Chartered Stars keep on rising: Jackie Crane
5 March 2020: Jackie Crane (JC), Assistant Manager at PKF Francisclark, is a Chartered Star – one of the winners of ICAEW’s Chartered Star competition, whereby applicants compete to attend One Young World with ICAEW in a group of delegates from Chartered Accountants Worldwide. She speaks to Insights about her career, life and values.
After winning a place via ICAEW’s One Young World Chartered Star competition, Jackie Crane became part of the biggest gathering of young people outside the Olympics, an annual event to bring the future leaders of the world together to make lasting connections, One Young World focuses on solutions to the globe’s most pressing issues, and last year played host to the likes of Richard Branson, Jane Goodall, Mary Robinson, Jon Snow, Ellie Goulding, JK Rowling and Ellie Simmonds. Crane says it was “a privilege” to attend the summit, which has empowered her to “use my own experiences to make things better for other people”. She also tells ICAEW Insights about her colourful career, respect in the workplace and what the future might hold.
Where are you in your career at the moment?
"I recently reached my 10-year work anniversary before the age of 30, which was exciting! I made the conscious choice to take the apprenticeship route into accountancy over going to university.
“I feel like my career has been nice and colourful to date, having the opportunity to work in three different key departments within practice, which has provided me with amazing experiences and allowed me to truly understand the role of an accountant.
“I currently work in a ‘behind the scenes’ role at PKF Francis Clark ie non-client facing, where I work as part of a team supporting the firm's tax practice on operations and strategy and it is exciting to think of what I will learn and experience in the next 10 years.”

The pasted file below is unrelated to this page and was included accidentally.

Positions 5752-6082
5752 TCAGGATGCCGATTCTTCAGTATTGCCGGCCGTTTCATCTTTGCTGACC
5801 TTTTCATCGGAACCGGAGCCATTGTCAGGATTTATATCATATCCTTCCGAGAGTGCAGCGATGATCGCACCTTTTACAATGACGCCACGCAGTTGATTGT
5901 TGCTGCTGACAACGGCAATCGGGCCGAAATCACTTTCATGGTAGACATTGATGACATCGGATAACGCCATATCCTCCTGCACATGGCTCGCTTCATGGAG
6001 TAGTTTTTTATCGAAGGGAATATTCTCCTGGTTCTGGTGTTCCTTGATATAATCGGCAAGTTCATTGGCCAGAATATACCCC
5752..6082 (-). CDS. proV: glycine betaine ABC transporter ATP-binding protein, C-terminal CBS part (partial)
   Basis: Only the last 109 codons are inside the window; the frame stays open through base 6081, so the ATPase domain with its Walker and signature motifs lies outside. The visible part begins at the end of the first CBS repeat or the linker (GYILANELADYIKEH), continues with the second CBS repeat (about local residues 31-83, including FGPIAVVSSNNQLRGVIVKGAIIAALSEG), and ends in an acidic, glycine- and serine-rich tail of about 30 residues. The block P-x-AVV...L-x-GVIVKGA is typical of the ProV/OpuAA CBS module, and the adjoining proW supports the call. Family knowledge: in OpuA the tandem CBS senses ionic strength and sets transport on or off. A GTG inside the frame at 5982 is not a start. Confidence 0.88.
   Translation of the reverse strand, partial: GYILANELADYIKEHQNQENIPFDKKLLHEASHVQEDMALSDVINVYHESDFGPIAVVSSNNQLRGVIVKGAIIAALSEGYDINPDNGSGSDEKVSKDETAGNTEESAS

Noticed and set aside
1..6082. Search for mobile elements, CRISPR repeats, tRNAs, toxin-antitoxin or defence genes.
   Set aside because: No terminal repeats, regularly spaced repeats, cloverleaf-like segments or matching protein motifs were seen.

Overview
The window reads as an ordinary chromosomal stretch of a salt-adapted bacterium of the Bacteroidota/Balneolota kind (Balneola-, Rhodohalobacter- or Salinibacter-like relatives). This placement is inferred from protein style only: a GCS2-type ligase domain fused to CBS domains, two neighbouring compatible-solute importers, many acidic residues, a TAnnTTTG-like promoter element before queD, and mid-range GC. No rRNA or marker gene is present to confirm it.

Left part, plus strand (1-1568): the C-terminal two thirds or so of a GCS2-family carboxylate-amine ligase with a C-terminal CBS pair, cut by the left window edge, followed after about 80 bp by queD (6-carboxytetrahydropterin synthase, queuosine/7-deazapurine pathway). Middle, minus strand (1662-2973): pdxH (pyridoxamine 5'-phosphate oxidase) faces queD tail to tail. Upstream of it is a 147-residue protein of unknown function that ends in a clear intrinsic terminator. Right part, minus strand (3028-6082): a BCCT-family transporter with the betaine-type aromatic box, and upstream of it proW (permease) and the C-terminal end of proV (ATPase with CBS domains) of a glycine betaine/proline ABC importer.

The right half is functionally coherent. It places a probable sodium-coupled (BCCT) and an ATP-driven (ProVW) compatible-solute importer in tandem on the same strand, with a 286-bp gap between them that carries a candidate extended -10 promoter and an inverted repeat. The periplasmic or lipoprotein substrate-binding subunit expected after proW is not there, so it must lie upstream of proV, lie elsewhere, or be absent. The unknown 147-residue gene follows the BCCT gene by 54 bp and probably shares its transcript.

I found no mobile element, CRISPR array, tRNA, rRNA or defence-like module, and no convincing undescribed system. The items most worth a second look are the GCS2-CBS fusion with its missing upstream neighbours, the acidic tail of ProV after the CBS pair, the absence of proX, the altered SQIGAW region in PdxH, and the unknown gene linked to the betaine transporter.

What sort of things define you? And how do you bring those things into your work?
“Three things spring to mind: authenticity, respect and collaboration.
“In recent years, I have learned how to truly be myself which is something I now try and inspire new students and the people around me to practise. I think it is important that we are authentic at work, as you can bring so much to your role by being yourself and bringing your own ideas rather than doing what you think somebody wants to you do and trying to mind-read.
“Being authentic is great, but you also have to ensure that your honesty is delivered with respect. Respect is something that is really important to me – no matter who you are interacting with, they are a human being. You can have different points of view or disagreements, but you always deserve to be treated with dignity.
“And, finally, being forward-looking and working collaboratively. I am always keen to share knowledge where I can and get different viewpoints on something, but also to consider whether I can ‘change the way things have always been done’ if there is a better way of doing something.”
Learning: do we need a revolution or are we evolving just fine?
“Personally, I feel we do need a revolution in learning but not in the way you might think. My thoughts are that, generally, the syllabus from school through to professional qualifications is on-point and it is continuously evolving, but it is the soft skills and life skills that are not focused on enough in my experience.
“I don't feel that there is enough sharing of knowledge and supporting one another to develop on a day-to-day basis and I think this is where we need to start. If we each take responsibility for sharing what we know, or have learned over the years, to help the next generation of individuals going through the same thing as we did then they can master these skills from an early age and can blossom in life by focusing on their authentic ideas and collaboration.”
This year’s Chartered Stars competition will launch in the Spring.